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16 San Diego Uptown News | June 10–23, 2011


WHAT’S UP! SCOTT MARKS / FILM REVIEW


“Beginners” (2011) Written and Directed by Mike Mills


Starring: Ewan McGregor, Christopher Plummer, Mélanie Laurent and Goran Visnjic Running Time: 105 min. Rating: HH.5


‘Beginners’ Can’t decide what it’s about (left) Christopher Plummer and Ewan McGregor (right) star as father and son in ‘Beginners.’ (Courtesy Focus Films)


a double threat, an intelligent teen comedy along the lines of “Igby Goes Down” and “Easy A.” It’s also the only anti-drug film since “Drugstore Cowboy” that has something, other than “Just Say No,” to say: You know the old adage that pot leads to harder drugs? Mills argues that thumb sucking leads to psycho- tropic drugs, which put you on the road to reefer. I had wondered from time to time what became of Mike Mills. After “Thumbsucker,” the writer-director pretty much sat out the remainder of the decade. “Beginners” is his first theatrical release in six years. Hal (Christopher Plummer) lived only five of his 75 years as an out homosexual. After his wife of 45 years dies, Hal decides to kick open the closet door. He feels like a kid again, and that kid is a much younger boy toy named Andy (Goran


M


ike Mills’ first feature, “Thumbsucker” (2005), is


Visnjic). Hal’s real kid, Oliver (Ewan McGregor), discovers “this new dad” after Hal passes away and Oliver finds a gay dating ad among his father’s personal belongings. Told in flashback, “Begin- ners” never wallows in maud- lin angst, but it could stand a little more “I Never Sang for My Gay Father” and a lot less “Can’t Stop Singing about My Jewish/French Heterosexual Girlfriend.” As Anna, Mélanie Laurent (“Inglorious Basterds”) delivers a radiant performance, but her presence seems some- what out of place in a film that can’t decide whether it’s about a son coming to terms with his dead dad’s sexuality or a romantic comedy. We’re supposed to believe that Oliver is applying every- thing he learned from dad to his relationship with Anna and subsequently things he learns from Anna help to ease his father’s passing. Wanting to add drama where it isn’t needed, Mills devises a pat reason to splinter the couple in order to bring about a happy reunion. They don’t argue about liv- ing together, they bicker over whether or not they should move in together.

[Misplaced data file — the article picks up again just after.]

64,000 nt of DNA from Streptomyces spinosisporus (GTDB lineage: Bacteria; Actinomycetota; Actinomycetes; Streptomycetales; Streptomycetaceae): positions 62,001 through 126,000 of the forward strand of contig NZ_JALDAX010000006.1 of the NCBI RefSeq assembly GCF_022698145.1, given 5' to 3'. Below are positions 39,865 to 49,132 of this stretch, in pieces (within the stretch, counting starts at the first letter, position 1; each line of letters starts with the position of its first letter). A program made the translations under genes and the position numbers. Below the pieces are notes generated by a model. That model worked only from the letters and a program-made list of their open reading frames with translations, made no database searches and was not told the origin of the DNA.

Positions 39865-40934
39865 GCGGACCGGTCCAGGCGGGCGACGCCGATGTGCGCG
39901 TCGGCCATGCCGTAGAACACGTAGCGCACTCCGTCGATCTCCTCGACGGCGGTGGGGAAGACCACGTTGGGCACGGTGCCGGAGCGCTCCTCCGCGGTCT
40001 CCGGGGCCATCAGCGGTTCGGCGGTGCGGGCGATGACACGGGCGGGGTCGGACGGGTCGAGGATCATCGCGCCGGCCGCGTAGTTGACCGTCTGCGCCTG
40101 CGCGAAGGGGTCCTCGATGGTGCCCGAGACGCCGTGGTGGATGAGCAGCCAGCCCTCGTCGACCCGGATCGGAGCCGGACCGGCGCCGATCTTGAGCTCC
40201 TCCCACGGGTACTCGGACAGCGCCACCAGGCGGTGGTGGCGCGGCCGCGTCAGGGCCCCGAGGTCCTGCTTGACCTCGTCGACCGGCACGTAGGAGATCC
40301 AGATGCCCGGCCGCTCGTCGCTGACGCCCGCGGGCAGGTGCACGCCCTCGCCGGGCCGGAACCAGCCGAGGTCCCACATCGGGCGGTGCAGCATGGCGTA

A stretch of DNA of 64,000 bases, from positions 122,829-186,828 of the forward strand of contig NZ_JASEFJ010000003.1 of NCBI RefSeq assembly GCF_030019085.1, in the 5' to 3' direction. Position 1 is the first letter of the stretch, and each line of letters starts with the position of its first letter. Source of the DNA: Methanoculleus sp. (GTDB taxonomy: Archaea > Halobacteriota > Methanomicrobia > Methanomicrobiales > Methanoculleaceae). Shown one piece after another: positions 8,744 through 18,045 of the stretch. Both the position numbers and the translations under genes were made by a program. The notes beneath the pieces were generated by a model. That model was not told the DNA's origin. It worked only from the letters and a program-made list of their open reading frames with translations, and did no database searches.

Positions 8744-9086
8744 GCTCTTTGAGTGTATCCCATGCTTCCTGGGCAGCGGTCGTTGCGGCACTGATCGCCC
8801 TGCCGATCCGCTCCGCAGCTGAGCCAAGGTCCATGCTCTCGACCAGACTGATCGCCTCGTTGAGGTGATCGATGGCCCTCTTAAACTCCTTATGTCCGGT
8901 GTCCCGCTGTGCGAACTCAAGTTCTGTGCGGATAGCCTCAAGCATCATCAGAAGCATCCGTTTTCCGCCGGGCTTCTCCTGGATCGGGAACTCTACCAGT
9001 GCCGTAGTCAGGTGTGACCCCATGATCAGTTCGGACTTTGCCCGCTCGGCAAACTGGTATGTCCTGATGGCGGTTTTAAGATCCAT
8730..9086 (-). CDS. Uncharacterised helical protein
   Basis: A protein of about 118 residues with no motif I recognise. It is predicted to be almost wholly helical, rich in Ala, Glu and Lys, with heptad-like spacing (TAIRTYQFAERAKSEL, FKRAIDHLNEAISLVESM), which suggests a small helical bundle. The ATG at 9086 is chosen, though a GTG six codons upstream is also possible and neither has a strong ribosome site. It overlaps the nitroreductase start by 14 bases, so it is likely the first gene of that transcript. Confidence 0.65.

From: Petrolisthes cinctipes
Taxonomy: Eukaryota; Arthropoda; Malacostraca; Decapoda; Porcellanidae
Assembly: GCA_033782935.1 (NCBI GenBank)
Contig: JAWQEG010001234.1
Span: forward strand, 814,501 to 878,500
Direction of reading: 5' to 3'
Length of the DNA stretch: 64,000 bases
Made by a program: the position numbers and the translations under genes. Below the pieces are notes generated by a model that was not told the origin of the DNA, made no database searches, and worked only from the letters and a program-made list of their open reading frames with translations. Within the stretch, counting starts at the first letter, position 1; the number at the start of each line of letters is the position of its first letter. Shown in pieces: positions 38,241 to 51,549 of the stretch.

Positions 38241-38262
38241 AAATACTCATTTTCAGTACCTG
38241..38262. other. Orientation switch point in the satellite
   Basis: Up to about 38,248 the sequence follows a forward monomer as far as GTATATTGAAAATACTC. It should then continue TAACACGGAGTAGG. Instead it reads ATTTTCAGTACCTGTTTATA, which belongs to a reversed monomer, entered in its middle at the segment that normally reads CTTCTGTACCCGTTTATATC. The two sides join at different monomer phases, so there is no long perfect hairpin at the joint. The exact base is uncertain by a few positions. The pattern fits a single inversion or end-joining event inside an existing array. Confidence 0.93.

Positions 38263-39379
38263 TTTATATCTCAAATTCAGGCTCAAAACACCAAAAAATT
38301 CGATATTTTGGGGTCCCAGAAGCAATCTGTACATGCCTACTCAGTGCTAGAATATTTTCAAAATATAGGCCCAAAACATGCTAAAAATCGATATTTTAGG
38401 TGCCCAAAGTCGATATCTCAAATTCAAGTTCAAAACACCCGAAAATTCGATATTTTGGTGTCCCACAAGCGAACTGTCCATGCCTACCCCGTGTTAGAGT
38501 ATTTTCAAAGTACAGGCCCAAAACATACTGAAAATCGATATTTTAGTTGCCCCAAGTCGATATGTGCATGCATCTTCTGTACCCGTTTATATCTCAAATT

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The film occasionally buck- les under the weight of its own adorableness. Oliver and Anna join hands and roller skate through hotel corridors and of- fice buildings. Oliver’s parents’ relationship is condensed into a compact, well-assembled photo montage, a nice touch until Mills decides to hammer home the technique throughout the rest of the film. Even Arthur, Hal’s Jack Russell terrier (an heirloom with a tail) can’t help but eat a bowl of cute. Arthur is a Pantheon pooch, right up there with Bogart’s pal Pard in “High Sierra” and Mr. Bascomb, Jerry Lewis’ cartoon- ish Great Dane in “Hollywood or Bust.” Did we really need so many subtitled reaction shots to give us access to the mutt’s inner-thoughts? What will be remembered


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come awards season is Plum- mer’s remarkable, highly appealing performance. With raging hormones to spare, the veteran actor zips across the screen like a besotted teenage boy eager to try out his new equipment. I need another rom- com like I need a head in my hole. The last five years of Hal’s life, and his relationship with his ethereal canine companion, would have made for a much more compelling two hours in the dark.u


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